Shannon Peters is a U.S. Dressage Federation bronze, silver and gold medalist, and three-time National Championship competitor. She loves bringing young horses up through the levels, and competes regularly both in Southern California CDIs and other top shows. Shannon is married to Olympic dressage rider Steffen Peters, and together they operate Arroyo Del Mar in San Diego, California. Do you have a question you want Shannon to answer? Send questions to email@example.com.
What particular qualities do you look for in a young dressage horse prospect?
Character and rideability go a long way! And of course, #1 on the training scale is rhythm. A young prospect must have three good, rhythmic basic paces and a true desire to go forward in all three paces, with natural self-carriage. We also look for good conformation — strong hindquarters, nice uphill shoulders and a neck that’s set on well. Conformational faults are not a deal breaker, and many things can be improved upon with proper training and gymnastics, but it’s always better to start with the best possible foundation.
What tips do you have for memorizing tests?
Try to memorize by section. For instance, memorize from your entrance, and halt at X. For sure know which way you turn! From that point, memorize the trot pattern up until the walk. Ride this pattern a couple of times until it flows easily. On another day of the week, start from the walk pattern, proceed into the canter and finish the test until the final salute. Repeat a couple of times until it flows smoothly. In preparation for a show, I usually have my students ride the entire test on Fridays. As a general rule of thumb, always know which way you turn in the beginning of your test, and know where you walk.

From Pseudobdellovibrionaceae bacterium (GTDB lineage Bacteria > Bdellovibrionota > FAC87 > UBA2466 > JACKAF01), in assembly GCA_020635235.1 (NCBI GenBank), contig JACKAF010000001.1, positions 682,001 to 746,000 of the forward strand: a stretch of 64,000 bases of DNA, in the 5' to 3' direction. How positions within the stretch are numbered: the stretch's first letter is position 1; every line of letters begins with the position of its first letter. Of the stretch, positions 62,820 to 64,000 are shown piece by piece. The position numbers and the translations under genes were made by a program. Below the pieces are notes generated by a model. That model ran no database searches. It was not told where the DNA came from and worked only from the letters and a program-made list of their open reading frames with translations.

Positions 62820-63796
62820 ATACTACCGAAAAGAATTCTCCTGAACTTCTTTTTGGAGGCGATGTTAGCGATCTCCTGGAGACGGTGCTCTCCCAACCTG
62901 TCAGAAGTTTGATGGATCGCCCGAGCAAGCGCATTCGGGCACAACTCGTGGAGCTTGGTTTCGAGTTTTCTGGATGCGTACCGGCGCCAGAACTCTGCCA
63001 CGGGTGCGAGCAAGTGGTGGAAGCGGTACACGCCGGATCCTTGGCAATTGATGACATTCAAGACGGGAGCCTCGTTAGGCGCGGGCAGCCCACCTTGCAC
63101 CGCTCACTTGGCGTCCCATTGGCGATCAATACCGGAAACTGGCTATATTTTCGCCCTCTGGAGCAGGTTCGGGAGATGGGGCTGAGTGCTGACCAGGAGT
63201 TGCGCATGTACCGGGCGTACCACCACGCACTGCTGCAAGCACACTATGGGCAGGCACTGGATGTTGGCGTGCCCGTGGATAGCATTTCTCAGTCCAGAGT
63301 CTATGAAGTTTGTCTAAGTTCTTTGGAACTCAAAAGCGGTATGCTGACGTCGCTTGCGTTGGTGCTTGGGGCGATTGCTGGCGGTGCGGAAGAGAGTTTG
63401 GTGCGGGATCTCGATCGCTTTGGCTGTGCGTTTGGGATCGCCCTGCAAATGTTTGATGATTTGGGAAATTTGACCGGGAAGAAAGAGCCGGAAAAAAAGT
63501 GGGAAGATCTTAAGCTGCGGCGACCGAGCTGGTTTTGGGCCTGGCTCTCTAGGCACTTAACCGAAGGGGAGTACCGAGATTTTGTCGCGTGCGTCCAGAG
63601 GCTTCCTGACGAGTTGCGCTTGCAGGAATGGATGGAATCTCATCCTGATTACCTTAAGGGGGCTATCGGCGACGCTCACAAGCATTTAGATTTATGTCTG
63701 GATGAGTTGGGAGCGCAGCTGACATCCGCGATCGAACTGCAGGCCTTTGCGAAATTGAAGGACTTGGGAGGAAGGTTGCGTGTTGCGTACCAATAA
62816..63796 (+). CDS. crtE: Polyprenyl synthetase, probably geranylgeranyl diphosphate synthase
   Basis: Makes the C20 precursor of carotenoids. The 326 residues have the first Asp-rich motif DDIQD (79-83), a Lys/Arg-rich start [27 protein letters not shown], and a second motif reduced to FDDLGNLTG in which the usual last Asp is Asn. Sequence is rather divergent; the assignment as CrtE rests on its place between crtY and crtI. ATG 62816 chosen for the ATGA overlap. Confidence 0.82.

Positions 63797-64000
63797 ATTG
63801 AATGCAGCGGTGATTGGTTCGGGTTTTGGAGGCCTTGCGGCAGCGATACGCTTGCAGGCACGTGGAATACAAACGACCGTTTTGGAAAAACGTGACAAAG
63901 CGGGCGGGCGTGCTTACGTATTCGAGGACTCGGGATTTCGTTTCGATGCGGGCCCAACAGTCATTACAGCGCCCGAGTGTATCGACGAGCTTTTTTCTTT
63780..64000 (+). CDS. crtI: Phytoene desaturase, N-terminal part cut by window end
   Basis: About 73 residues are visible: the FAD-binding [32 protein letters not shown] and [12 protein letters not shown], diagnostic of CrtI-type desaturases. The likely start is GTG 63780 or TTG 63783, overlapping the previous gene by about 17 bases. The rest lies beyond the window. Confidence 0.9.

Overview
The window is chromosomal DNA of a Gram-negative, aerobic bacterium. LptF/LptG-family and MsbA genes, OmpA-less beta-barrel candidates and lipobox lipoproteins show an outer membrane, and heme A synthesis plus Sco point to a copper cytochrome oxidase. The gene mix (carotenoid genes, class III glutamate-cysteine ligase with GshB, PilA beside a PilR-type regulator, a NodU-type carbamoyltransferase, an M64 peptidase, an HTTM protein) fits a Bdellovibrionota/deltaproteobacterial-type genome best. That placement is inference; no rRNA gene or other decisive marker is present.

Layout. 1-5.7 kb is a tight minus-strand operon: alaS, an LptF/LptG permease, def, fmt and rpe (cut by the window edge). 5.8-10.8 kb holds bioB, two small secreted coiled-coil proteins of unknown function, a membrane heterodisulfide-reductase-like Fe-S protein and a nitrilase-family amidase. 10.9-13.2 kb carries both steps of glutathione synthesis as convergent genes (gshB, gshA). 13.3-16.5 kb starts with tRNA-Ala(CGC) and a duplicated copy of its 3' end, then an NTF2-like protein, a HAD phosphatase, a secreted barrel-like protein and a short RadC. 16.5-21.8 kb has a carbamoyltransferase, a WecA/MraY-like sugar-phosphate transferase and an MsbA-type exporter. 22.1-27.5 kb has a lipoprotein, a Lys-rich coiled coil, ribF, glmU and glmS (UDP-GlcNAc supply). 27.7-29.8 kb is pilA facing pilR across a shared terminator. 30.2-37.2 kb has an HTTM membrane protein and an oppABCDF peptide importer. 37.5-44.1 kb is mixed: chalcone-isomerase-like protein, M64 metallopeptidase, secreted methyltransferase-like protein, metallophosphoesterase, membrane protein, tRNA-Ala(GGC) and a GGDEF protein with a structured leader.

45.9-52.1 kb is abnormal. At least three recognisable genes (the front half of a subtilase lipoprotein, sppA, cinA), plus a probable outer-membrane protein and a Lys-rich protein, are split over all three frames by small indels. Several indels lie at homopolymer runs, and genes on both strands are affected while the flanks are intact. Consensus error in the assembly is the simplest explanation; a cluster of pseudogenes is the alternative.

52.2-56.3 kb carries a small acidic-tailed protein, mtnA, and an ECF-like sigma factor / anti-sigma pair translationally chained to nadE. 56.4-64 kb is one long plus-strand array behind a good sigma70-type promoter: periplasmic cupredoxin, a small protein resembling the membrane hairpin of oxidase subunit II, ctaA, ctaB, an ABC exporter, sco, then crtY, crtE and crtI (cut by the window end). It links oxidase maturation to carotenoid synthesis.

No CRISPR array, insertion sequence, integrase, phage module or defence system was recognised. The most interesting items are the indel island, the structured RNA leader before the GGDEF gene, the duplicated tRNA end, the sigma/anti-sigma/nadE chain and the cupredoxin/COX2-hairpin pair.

Do you use off-the-horse exercises to help with your riding, and if so, what do you do?
Yes! I cross-train twice per week in the gym to help strengthen the muscles that aren’t developed from just riding, and lengthen and stretch the muscles that we overuse in riding. An imbalance in these muscles usually leads to pain and injury. I also play tennis, which keeps me competitively sharp even in the off season, and something mentally stimulating off the horse. I also ride road/mountain bikes, which is a fabulous time for me spent in nature — no phones, texts, emails … just the open road.
How would you suggest organizing practice time for the best overall progress?
I tell my students to always have a plan! As you’re grooming your horse and preparing for your ride, go over the things in your mind that you’d like to improve upon from the prior week or day. Try not to tackle too many items at once; it’ll be overwhelming for both you and your horse. My teacher always says, “Keep it simple.” Start with a basic plan, and go back to it often. Test your proficiency and your horse’s responsiveness to the tasks that you planned for the ride before you move on to something else. Also, if you have a very busy work and/or family life, and trying to “squeeze it all in” is hard sometimes, make sure you write things down in a notebook that you keep in your tack box. Being able to sit for a moment, decompress and read what you’ve done and want to accomplish in the recent weeks will help you stay focused on your training plan.